Last Thursday, the Ministry of Culture and Sports launched a protocol to strengthen protection of intellectual property rights. The project has achieved a broad consensus in the telecommunications and cultural industries. Among the signatories are the Coalition of Creators and Content Industries, along with its partners, the Spanish Association for Digitalization (DigitalES) and its member Internet access operators (Telefónica, Orange, Vodafone and MásMóvil), in addition to Euskaltel and Eurona.
According to the Ministry’s press release, the agreement aims to provide a unified response to the efforts made by operators and creators to improve the enforcement of existing legislation on the protection of intellectual property rights. The purpose is to ensure the effectiveness of judicial and administrative decisions declaring the copyright infringement status of certain digital services.
The press release also highlights the broad support this document received —it has been endorsed by operators representing 98% of the Spanish market. This marks a milestone in self-regulation and a step forward both at European and international level.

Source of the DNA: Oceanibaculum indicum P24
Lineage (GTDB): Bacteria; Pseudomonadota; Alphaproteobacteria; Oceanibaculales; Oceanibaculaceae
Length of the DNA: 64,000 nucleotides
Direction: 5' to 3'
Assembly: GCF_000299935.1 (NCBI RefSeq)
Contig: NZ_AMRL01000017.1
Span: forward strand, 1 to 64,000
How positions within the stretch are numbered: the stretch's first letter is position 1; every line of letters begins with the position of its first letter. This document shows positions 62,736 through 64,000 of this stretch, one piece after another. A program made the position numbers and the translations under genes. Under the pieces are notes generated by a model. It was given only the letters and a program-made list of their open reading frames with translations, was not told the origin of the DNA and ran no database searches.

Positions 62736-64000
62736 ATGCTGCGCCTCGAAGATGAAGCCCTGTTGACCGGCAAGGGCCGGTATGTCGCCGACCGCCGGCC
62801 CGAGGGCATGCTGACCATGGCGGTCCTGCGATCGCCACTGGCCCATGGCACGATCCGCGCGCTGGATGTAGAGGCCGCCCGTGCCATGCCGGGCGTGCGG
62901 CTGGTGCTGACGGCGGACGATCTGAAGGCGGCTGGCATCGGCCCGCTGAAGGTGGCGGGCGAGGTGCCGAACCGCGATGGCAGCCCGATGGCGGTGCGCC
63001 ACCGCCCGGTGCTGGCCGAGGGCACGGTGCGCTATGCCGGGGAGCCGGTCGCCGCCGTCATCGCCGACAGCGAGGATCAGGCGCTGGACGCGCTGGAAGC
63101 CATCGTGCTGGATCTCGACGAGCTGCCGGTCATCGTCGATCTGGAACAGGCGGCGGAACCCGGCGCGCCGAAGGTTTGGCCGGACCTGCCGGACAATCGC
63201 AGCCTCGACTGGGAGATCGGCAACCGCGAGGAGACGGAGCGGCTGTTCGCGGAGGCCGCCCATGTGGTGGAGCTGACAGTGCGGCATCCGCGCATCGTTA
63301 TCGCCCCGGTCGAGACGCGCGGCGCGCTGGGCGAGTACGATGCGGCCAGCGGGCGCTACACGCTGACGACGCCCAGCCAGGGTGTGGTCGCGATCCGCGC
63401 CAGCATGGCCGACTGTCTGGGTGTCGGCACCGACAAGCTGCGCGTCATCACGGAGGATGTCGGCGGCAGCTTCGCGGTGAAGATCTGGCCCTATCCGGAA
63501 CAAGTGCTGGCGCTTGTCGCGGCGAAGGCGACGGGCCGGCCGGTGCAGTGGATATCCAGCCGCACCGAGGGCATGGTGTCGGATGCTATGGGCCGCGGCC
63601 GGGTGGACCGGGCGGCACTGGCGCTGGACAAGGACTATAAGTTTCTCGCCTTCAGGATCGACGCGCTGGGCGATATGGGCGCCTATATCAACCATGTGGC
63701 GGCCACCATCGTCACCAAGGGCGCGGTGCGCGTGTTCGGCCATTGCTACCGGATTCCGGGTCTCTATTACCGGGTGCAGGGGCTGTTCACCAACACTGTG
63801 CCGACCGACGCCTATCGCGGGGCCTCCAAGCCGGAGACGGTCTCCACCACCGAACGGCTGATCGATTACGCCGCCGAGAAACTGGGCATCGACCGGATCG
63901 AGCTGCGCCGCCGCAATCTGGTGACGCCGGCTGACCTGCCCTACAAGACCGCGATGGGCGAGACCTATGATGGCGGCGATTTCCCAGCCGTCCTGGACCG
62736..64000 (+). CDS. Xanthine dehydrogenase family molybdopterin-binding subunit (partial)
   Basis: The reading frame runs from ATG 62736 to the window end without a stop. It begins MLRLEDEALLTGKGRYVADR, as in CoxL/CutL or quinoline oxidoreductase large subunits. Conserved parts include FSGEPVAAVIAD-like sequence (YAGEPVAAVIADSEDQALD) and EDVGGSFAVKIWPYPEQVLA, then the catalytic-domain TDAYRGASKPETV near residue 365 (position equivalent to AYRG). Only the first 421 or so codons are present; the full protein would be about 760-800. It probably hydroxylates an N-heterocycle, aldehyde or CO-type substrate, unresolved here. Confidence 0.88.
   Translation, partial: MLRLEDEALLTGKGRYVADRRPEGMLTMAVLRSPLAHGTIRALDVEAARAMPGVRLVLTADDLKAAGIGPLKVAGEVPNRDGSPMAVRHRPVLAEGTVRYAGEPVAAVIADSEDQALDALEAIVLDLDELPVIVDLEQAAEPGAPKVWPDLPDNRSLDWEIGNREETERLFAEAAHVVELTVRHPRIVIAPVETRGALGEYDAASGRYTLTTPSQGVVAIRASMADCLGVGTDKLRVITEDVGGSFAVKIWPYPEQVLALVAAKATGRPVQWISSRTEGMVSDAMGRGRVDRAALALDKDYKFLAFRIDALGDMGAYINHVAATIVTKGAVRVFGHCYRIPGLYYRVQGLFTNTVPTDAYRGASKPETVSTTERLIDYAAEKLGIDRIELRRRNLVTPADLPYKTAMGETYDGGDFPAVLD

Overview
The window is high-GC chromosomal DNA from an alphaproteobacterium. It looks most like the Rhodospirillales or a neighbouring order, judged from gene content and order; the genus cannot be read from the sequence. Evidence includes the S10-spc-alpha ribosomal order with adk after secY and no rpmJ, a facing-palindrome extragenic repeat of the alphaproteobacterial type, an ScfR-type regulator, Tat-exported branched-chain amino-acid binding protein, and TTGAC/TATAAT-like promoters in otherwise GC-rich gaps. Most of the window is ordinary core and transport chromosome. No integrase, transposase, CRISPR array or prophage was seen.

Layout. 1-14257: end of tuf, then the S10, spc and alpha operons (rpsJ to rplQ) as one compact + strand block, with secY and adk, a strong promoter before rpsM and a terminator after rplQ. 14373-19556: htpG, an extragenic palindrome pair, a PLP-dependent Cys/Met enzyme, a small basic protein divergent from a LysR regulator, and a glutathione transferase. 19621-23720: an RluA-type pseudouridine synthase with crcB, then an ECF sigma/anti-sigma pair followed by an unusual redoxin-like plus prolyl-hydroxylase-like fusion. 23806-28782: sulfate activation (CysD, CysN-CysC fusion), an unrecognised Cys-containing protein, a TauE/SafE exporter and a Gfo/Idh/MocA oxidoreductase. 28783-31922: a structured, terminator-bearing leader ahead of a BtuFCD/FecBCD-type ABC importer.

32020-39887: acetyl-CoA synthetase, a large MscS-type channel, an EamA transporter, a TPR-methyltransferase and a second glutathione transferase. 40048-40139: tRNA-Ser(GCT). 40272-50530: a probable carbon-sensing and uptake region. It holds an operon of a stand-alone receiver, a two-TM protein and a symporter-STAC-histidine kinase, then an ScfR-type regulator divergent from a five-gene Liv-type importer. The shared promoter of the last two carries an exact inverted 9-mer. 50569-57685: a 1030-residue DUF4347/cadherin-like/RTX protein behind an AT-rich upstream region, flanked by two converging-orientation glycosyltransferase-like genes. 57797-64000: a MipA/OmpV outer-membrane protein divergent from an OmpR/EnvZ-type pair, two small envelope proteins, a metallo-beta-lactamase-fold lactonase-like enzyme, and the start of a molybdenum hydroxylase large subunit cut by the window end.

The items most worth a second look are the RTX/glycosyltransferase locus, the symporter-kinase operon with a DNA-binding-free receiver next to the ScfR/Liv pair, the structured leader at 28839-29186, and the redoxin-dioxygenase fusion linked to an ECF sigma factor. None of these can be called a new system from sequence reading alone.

The text, with the approval of the Spanish Markets and Competition Commission (CNMC), will apply websites judicially declared as having infringed legislation. Internet access will be interrupted in certain recurrent infringement cases.
Moreover, the agreement proposes the creation of a Technical Committee in which the Ministry may intervene at the request of any of the parties. The Committee will prepare and send a weekly list of mirror websites and domain replication already contained in previous judicial decisions to request blocks on access to illegal or infringing services.
As already explained in this blog, the violation of intellectual property rights continues to be extremely attractive and lucrative for criminals— which includes the internet. According to the Piracy Observatory and Digital Contents Consumption Habits 2019 report, the economic damage caused by illegal accesses amounted to €2,437 million. That year, the public revenue loss due to piracy was €673 million (a total of €4.658 billion in the period 2012-2019). The study also estimates that a piracy-free scenario could create around 120,000 direct and indirect jobs.
Therefore, this agreement seeks to strengthen and speed up internet service operators’ response, to prevent the emergence of infringing websites and the consumption of illicit content that violates intellectual property rights.
In sum, this initiative shows a serious and determined commitment on the part of all stakeholders in the fight against piracy and in preserving the protection of intellectual property rights in a digital context.